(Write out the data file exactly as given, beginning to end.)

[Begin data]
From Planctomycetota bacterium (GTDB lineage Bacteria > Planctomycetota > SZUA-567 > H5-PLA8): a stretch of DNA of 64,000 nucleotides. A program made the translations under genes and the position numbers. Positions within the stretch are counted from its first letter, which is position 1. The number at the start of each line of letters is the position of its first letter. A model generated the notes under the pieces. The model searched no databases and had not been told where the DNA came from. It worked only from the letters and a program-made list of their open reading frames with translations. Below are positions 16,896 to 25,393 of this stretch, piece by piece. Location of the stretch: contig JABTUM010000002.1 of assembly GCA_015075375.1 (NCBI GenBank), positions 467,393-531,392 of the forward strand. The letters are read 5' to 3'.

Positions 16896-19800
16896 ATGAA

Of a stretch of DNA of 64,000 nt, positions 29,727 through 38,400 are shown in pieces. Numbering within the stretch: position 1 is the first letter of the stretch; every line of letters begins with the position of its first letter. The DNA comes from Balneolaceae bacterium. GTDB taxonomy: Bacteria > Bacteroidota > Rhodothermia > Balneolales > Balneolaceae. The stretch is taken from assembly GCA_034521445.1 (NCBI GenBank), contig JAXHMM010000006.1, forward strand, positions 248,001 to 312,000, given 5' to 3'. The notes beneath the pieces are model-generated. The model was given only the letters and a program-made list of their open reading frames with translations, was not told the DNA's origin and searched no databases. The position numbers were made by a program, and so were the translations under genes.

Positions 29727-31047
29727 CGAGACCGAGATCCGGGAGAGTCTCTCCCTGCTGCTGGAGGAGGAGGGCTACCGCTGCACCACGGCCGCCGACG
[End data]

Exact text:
From Planctomycetota bacterium (GTDB lineage Bacteria > Planctomycetota > SZUA-567 > H5-PLA8): a stretch of DNA of 64,000 nucleotides. A program made the translations under genes and the position numbers. Positions within the stretch are counted from its first letter, which is position 1. The number at the start of each line of letters is the position of its first letter. A model generated the notes under the pieces. The model searched no databases and had not been told where the DNA came from. It worked only from the letters and a program-made list of their open reading frames with translations. Below are positions 16,896 to 25,393 of this stretch, piece by piece. Location of the stretch: contig JABTUM010000002.1 of assembly GCA_015075375.1 (NCBI GenBank), positions 467,393-531,392 of the forward strand. The letters are read 5' to 3'.

Positions 16896-19800
16896 ATGAA

Of a stretch of DNA of 64,000 nt, positions 29,727 through 38,400 are shown in pieces. Numbering within the stretch: position 1 is the first letter of the stretch; every line of letters begins with the position of its first letter. The DNA comes from Balneolaceae bacterium. GTDB taxonomy: Bacteria > Bacteroidota > Rhodothermia > Balneolales > Balneolaceae. The stretch is taken from assembly GCA_034521445.1 (NCBI GenBank), contig JAXHMM010000006.1, forward strand, positions 248,001 to 312,000, given 5' to 3'. The notes beneath the pieces are model-generated. The model was given only the letters and a program-made list of their open reading frames with translations, was not told the DNA's origin and searched no databases. The position numbers were made by a program, and so were the translations under genes.

Positions 29727-31047
29727 CGAGACCGAGATCCGGGAGAGTCTCTCCCTGCTGCTGGAGGAGGAGGGCTACCGCTGCACCACGGCCGCCGACG